Friday, 9-10am; or by appointment
Ph.D. in Astronomy, University of California, Los Angeles, 2004
B.S. in Astronomy, University of Southern California, 1999
Dr. Williams’s research area is particle astrophysics, the study of fundamental particle physics and astrophysics using measurements of signals coming from outside the solar system as well as through earth-based experiments searching for dark matter and the origin of dark energy.
Dr. Williams’s group is developing techniques to identify tau neutrinos detected with the IceCube experiment, which is the largest neutrino detector on Earth. Located at the geographic South Pole, IceCube consists of strings of photomultiplier tubes deployed between 1500 and 2500 meters deep in the Antarctic icecap. IceCube completed construction in 2010 and consists of 86 strings instrumenting a cubic kilometer of ice. IceCube was built to detect astrophysical neutrinos at TeV-PeV energies from objects such as active galactic nuclei and gamma ray bursts, which are believed to be the source of the highest-energy cosmic rays.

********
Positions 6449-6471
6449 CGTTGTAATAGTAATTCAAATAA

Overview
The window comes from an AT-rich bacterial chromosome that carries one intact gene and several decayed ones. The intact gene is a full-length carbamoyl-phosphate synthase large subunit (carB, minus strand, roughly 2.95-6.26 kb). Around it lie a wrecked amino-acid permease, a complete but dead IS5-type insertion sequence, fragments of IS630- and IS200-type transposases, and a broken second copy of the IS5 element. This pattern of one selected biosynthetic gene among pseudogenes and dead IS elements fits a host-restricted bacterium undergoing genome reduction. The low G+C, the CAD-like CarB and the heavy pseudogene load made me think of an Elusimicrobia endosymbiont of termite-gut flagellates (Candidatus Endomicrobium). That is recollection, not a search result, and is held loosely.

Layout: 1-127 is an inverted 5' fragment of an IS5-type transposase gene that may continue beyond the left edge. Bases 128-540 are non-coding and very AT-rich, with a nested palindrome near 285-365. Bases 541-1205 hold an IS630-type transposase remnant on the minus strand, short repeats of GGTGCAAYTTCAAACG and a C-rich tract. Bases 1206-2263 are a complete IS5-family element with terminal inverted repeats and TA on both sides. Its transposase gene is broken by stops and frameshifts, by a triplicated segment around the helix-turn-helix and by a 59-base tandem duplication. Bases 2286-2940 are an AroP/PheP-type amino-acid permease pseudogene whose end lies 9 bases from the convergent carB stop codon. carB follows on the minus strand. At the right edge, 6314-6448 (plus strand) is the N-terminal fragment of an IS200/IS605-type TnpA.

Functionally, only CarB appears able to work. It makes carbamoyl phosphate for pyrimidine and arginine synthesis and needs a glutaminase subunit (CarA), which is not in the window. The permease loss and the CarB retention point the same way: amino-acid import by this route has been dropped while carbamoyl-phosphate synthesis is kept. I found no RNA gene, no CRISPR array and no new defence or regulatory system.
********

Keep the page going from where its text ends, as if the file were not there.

Dr. Williams received her doctoral degree from UCLA in 2004. She joined the faculty of The University of Alabama in 2008.